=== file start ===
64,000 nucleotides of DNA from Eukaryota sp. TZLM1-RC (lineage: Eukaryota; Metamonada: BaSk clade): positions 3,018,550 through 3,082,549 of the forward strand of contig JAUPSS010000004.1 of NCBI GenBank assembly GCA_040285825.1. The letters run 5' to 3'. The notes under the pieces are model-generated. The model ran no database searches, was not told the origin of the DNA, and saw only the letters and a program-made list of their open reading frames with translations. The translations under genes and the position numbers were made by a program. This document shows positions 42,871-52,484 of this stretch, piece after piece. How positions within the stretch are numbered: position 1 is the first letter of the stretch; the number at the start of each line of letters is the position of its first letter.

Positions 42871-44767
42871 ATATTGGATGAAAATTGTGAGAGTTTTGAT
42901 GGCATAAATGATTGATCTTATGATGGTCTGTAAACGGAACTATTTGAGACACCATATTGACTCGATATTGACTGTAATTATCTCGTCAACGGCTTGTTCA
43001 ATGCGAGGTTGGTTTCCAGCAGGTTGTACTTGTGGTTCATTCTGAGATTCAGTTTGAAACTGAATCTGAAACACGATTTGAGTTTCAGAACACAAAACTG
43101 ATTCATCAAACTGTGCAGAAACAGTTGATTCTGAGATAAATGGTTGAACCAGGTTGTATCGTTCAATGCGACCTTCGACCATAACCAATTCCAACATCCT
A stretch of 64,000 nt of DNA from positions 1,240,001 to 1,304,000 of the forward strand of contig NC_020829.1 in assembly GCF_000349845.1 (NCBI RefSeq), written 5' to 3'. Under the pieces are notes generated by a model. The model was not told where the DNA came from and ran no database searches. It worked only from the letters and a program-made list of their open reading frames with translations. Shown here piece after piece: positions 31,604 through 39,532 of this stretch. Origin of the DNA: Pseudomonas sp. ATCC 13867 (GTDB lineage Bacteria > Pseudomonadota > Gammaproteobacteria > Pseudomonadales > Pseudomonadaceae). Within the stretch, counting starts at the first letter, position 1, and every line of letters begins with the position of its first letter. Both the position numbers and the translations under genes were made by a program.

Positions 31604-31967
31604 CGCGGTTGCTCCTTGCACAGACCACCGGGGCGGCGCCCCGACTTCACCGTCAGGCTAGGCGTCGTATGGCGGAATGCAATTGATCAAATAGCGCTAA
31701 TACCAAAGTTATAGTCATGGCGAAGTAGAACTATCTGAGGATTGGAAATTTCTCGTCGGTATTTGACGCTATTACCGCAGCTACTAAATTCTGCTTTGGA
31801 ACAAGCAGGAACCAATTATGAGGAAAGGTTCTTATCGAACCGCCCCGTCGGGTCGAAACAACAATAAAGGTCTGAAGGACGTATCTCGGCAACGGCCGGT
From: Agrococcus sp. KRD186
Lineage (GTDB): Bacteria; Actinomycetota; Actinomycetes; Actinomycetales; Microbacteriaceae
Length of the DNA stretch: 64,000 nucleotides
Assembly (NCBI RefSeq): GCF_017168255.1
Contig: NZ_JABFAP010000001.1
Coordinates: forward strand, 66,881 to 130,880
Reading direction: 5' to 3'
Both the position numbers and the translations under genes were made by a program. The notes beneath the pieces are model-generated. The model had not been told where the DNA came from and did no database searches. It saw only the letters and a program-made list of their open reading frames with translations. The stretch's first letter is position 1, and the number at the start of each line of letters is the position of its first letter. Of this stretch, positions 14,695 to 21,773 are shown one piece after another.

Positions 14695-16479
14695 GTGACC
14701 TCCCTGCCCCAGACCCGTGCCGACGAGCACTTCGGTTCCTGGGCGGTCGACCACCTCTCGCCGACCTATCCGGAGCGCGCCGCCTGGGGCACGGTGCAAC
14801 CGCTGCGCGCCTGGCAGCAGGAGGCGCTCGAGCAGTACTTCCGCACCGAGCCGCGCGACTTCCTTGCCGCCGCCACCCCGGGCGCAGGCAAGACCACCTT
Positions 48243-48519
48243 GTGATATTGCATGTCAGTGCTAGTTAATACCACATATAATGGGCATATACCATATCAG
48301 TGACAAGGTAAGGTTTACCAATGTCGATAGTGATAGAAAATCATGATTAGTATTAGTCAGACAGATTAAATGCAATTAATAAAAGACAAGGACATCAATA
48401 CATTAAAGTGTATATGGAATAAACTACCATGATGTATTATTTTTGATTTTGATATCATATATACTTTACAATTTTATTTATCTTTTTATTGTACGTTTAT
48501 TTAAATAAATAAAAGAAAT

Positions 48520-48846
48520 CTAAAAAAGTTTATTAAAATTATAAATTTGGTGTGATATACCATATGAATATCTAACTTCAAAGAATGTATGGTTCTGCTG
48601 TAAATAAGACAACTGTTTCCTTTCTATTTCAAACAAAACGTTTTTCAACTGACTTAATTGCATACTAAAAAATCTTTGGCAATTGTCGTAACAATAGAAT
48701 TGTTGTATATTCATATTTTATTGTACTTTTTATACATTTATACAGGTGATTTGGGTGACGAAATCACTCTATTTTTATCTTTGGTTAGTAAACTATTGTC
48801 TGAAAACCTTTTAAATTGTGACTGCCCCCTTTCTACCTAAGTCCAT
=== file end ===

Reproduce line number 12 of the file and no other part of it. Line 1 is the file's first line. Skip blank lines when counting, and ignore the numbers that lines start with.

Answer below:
From: Agrococcus sp. KRD186